When it comes to cinematography, lighting is more than just a tool to illuminate a scene; it's an art form that can transform the way we perceive a story and interact with it.

There are many different kinds of lighting techniques, but one of the most versatile and subtle in a cinematographer's toolkit is ambient lighting.

In this article, we'll delve into the definition of ambient lighting and explore various techniques to master this art form.

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Ambient Lighting Definition

Colin Farrell as Captain John Smith on a boat in 'The New World''The New World'

Credit: New Line Cinema

Ambient lighting, often referred to as natural or available light, is the illumination present in a scene without the use of additional artificial lights. It encompasses the totality of light sources, both direct and indirect, that contribute to the overall illumination of a setting.

Ambient lighting is a cornerstone of cinematography, as it sets the mood, defines the atmosphere, and establishes the visual tone of a film.

Characteristics of Ambient Lighting

Two men walking on a snowy mountian in 'The Revenant'

'The Revenant'

Credit: 20th Century Fox

How can you spot this kind of lighting when you see it? Well, there are several characteristics you should keep your eyes open to see.

  1. Realism: This is the biggest one. Ambient lighting mimics the way we perceive light in everyday life. It provides a natural and authentic look, making it ideal for creating a sense of realism in a scene.
  2. Subtlety: Want to layer things in quietly? Ambient lighting tends to be soft and gentle, with gradual transitions between light and shadow. This subtlety allows for more forgiving and flattering visuals, particularly for actors' faces.
  3. Atmosphere: Creating a mood? Ambient light plays a crucial role in establishing the emotional atmosphere of a scene. Whether it's the warm, cozy glow of a candlelit dinner or the cold, eerie moonlight in a horror film, ambient lighting helps convey the desired mood.
  4. Continuity: Lastly, when shooting on location or over multiple days, ambient lighting helps maintain visual consistency, as it's less affected by changing weather conditions and time of day.

Techniques of Ambient Lighting

Men lounging in a room during the day in 'Barry Lyndon''Barry Lyndon'

Credit: Warner Bros.

So you want to use ambient light? Let's go over some of the characteristics you can expect and how to bring them to your work.

  • Golden Hour: Filmmakers often take advantage of the golden hours, which occur shortly after sunrise and before sunset, to capture stunning light. During these times, the sun's angle creates warm, soft, and directional light, casting long shadows that add depth to your scenes.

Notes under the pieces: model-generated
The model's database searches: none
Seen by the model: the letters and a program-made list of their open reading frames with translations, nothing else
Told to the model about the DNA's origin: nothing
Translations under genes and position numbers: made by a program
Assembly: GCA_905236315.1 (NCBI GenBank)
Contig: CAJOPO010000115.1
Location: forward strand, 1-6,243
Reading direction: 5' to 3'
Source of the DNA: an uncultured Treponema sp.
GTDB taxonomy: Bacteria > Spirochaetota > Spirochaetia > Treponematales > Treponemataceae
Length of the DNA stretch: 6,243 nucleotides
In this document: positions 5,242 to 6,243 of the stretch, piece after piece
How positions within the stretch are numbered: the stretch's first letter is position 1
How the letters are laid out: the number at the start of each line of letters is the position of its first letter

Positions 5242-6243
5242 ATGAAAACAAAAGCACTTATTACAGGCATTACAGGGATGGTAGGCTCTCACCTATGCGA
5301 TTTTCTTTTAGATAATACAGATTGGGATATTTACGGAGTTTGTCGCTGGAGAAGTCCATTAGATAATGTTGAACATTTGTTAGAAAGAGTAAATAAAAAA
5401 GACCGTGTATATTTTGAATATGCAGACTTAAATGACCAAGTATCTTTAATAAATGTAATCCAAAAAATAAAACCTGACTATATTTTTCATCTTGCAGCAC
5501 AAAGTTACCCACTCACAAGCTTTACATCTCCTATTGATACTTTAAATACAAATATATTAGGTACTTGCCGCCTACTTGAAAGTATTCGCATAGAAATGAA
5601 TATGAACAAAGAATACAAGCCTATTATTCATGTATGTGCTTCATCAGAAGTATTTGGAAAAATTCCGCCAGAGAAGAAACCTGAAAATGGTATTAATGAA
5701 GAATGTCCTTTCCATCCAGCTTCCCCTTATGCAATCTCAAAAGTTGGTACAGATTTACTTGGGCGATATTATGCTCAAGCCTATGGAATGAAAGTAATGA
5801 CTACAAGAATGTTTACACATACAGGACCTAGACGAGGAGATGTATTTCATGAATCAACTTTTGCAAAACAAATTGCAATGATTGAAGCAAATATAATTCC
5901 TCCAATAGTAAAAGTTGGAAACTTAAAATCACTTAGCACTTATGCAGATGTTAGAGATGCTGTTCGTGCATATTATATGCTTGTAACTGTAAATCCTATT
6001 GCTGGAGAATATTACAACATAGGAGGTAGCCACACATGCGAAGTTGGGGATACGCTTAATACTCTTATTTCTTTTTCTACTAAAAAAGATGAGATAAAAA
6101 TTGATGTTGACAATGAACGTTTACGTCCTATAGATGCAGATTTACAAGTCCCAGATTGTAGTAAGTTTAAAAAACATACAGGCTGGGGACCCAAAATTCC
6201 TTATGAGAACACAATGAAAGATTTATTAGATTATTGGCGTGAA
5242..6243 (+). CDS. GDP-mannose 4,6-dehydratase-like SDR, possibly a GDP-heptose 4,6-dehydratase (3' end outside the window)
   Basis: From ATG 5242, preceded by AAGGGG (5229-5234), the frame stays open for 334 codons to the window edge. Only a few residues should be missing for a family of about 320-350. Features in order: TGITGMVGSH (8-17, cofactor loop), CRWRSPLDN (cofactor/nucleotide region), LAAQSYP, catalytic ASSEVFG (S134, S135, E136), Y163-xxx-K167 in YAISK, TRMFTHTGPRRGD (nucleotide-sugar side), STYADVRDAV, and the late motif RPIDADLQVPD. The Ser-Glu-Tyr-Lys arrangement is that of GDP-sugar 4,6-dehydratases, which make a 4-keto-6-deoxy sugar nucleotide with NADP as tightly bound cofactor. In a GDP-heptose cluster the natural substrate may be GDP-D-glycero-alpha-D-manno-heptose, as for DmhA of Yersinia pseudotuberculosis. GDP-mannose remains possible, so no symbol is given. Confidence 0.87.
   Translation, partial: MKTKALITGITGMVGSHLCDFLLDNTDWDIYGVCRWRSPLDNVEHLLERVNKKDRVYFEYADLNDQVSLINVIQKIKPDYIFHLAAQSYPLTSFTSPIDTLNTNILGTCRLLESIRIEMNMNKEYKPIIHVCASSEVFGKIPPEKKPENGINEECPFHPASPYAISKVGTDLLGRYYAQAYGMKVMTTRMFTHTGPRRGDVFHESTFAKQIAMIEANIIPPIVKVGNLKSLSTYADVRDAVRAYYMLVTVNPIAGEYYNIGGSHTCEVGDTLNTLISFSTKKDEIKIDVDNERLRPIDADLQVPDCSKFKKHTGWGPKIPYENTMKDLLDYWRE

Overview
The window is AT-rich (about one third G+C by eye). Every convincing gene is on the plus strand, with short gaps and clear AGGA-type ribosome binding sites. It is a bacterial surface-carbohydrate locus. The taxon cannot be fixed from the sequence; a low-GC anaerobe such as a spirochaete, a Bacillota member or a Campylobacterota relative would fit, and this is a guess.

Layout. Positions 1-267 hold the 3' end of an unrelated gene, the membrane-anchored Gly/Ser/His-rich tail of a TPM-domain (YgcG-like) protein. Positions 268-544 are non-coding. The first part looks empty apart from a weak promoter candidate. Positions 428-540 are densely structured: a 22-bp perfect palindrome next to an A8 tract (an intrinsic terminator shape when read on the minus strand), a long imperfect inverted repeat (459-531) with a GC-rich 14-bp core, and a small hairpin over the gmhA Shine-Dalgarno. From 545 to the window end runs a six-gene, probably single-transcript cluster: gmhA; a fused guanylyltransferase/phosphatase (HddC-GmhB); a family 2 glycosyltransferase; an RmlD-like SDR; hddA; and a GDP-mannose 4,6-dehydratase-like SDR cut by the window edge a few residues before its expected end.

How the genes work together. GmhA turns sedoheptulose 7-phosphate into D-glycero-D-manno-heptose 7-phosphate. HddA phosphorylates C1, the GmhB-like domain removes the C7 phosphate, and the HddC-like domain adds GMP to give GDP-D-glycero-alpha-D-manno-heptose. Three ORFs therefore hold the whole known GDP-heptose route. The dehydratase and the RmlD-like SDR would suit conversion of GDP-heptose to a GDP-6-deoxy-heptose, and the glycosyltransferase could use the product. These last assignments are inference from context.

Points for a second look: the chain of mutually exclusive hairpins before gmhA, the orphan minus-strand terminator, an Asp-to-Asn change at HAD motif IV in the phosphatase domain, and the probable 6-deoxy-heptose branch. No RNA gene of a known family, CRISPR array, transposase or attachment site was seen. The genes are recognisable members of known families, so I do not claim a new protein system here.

• Window Light: Utilize natural light sources like windows, skylights, or doors to introduce ambient light into your scene. To control the quality of this light, consider using diffusers or curtains to soften it or reflectors to bounce it back onto your subject.
  • Practical Lights: Incorporate practical lights within your set design. These can be lamps, candles, or any light source that exists within the story's world. This will only enhance the ambient lighting and also add authenticity to the scene.
  • Reflective Surfaces: Use reflective surfaces like white walls, ceilings, or even strategically placed mirrors to bounce and diffuse light. This can help fill in shadows and create a more even and flattering illumination.
  • Negative Fill: In situations with excessive ambient light or harsh shadows, employ negative fill to subtract unwanted light. This can be achieved by using flags, blackboards, or even simply positioning your subjects in the shadowed areas of a scene.
  • Color Temperature: Pay attention to the color temperature of your ambient light sources. Different times of day and light sources have varying color temperatures, which can impact the mood of your scene. Experiment with color gels and filters to achieve the desired look.
  • Backlighting: Don't shy away from using ambient light to create silhouettes or dramatic backlighting. This technique can add depth and intrigue to your compositions.
  • Control with Diffusion: When working with harsh sunlight or other intense ambient sources, employ diffusion materials like silk, muslin, or diffusion frames to soften and control the light.
  • Time and Weather: Be patient and adaptable. Ambient lighting can change rapidly due to factors like time of day and weather conditions. Use these changes to your advantage, capturing the magic of evolving light.

Mastering the art of ambient lighting requires a keen understanding of how light behaves in the natural world and the ability to harness it creatively.

By employing various techniques and embracing the subtlety of ambient light, cinematographers can elevate their craft and craft unforgettable visual storytelling experiences.

So, the next time you're behind the camera, don't underestimate the power of the ambient light around you—it might just be the key to unlocking the perfect shot.

Let me know what you think in the comments.